The Deputy-Governor of the Central bank updated me that the Bank is working closely with the regulated financial institutions to ensure that they have contingency plans in place for March 2019 for minimal disruption to consumers.
The Central Bank expects the firms to ensure they have robust contingency plans in place to minimise the impact on customers, investors and markets.
The Central Bank is also working as part of the ECB on contingency planning at EU level.
The Government has been very clear, and I reiterate, that there will be support for those sectors most at risk from a departure of the UK from the EU without an agreement or transition – and that this may be under pinned by EU assistance.
As the manner of the UK’s departure from the EU becomes clearer, additional supports will be made available and we will focus on further stabilizing the most affected sectors with long term plans in place to deliver further diversification.
The Department of Business, Enterprise and Innovation has been working closely with the EU Commission and the Department of Public Expenditure and Reform on the establishment of a number of vehicles to support vulnerable but viable firms.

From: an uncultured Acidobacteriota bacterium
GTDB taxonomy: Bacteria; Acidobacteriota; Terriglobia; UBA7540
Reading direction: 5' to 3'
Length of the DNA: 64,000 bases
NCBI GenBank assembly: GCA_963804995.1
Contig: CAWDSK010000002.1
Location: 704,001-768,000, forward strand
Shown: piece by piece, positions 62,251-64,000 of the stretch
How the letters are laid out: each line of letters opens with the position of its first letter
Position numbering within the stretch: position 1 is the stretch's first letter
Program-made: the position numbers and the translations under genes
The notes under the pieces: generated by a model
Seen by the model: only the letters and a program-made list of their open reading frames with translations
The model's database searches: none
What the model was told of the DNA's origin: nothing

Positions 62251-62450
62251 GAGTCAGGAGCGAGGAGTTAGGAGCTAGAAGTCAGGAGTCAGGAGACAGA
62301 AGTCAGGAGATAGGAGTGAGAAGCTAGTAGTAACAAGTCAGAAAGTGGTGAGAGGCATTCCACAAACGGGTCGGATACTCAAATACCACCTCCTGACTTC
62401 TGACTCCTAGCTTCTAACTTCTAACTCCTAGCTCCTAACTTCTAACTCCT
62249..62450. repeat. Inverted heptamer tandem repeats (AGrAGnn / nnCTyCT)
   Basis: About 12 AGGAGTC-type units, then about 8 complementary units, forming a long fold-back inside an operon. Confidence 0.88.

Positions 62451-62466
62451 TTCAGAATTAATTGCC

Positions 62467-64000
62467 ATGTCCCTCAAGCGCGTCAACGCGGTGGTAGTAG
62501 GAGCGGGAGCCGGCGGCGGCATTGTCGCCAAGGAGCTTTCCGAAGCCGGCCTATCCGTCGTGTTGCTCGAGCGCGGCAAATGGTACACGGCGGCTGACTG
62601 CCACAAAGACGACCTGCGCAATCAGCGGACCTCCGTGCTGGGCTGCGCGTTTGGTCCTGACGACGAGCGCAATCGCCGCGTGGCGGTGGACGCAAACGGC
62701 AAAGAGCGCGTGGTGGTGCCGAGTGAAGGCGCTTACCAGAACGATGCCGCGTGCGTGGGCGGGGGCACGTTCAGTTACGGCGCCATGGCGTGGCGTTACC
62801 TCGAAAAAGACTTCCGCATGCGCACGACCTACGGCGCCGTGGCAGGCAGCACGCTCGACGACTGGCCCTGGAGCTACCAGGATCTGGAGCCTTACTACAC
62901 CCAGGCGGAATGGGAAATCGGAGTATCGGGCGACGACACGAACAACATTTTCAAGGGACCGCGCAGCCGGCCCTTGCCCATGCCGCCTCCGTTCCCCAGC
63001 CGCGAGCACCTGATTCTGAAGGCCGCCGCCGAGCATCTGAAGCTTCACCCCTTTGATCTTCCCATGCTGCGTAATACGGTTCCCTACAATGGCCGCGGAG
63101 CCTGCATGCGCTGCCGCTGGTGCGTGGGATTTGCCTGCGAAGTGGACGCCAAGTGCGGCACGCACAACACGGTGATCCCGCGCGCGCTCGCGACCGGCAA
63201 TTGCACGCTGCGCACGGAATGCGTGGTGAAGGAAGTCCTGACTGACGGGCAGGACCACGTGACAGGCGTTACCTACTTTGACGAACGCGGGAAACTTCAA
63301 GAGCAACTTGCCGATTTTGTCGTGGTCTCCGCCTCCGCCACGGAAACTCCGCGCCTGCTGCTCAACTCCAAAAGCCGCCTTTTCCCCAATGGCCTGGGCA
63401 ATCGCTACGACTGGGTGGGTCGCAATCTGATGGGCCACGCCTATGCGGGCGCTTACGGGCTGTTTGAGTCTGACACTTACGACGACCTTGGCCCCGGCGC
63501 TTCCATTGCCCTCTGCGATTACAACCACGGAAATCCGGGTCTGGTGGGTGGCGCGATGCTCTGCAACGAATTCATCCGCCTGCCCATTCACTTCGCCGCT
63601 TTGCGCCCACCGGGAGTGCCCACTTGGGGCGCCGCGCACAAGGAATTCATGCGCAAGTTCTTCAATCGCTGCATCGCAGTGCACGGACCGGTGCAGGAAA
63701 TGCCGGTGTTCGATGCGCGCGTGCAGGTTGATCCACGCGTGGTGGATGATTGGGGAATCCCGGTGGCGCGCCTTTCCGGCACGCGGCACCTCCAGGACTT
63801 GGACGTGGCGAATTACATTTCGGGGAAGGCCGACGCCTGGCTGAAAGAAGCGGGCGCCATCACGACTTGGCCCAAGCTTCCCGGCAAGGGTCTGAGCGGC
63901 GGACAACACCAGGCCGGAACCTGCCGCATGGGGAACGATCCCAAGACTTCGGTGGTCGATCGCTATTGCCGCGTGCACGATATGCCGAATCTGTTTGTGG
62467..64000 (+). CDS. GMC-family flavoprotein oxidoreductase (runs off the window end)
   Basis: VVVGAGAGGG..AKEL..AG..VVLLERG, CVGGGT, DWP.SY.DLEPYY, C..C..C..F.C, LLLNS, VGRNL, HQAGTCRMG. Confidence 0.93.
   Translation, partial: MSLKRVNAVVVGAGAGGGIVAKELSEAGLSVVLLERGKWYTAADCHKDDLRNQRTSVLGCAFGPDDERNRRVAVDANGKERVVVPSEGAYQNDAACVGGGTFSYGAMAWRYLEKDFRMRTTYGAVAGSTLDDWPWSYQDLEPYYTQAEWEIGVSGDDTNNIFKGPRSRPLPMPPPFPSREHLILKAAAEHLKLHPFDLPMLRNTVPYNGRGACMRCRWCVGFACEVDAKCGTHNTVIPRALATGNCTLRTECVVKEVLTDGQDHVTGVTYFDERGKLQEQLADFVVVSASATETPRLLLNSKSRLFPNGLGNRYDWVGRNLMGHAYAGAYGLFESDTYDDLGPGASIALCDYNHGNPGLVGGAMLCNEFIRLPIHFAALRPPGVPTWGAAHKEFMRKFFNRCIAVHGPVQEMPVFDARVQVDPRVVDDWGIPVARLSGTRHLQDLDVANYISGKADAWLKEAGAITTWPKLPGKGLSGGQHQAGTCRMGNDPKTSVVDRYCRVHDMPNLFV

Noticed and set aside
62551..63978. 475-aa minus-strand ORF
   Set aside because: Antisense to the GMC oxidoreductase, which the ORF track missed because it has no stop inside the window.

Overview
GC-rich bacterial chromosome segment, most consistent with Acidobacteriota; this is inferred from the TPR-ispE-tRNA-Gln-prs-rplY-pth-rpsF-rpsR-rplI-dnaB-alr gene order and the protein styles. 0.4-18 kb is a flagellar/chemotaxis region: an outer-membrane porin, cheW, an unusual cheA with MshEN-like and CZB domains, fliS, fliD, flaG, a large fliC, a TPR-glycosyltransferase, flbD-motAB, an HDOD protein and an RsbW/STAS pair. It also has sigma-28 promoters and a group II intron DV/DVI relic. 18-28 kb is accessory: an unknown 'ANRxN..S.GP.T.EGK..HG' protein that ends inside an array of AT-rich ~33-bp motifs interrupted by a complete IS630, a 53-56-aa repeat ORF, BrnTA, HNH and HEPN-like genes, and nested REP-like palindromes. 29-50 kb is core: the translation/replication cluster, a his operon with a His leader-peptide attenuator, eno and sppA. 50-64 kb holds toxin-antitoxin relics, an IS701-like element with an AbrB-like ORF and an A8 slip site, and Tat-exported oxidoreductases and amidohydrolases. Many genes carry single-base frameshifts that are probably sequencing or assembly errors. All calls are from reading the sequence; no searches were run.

The Minister for Business, Enterprise and Innovation, Heather Humphreys, recently announced that the EU Commission has given State Aid Approval for a budget of up to €200m for the Rescue and Restructuring scheme.
The Rescue and Restructuring Scheme will allow the Government to offer either rescue aid or temporary restructuring aid, to companies in financial difficulty or experiencing acute liquidity needs as a result of Brexit.
As Ireland’s largest indigenous industry, the Government is particularly aware of the potential impact a Hard-Brexit could have on the Agri-Food Sector in Ireland.
Both the Departments of Agriculture and Business are working closely with officials in the European Commission in respect of flexibilities under both State aid rules and the common agricultural policy.
The Irish Government, with our EU Partners, stand ready to assist these sectors in the event of a departure of the UK from the EU without an agreement or transition.
Brexit is an immense political, economic and diplomatic challenge.
I would like to acknowledge the concerns of our citizens and businesses and the risks that all our social and economic sectors and partners face as we reach a decisive period in the Brexit process.
The Government understands these concerns and is determine to mitigate the risks that the country faces by planning and preparing for all Brexit scenarios.
Ultimately our EU membership is our greatest protection from the challenges that Brexit will bring.
Whatever the outcome of the Brexit process, Ireland will remain a committed member of EU with all the solidarity, stability and certainty that membership brings.
We stand ready to act.
There is a single Government website capturing all the key information you need to know about Brexit. Whether you're a business, or a concerned citizen, go to gov.ie/brexit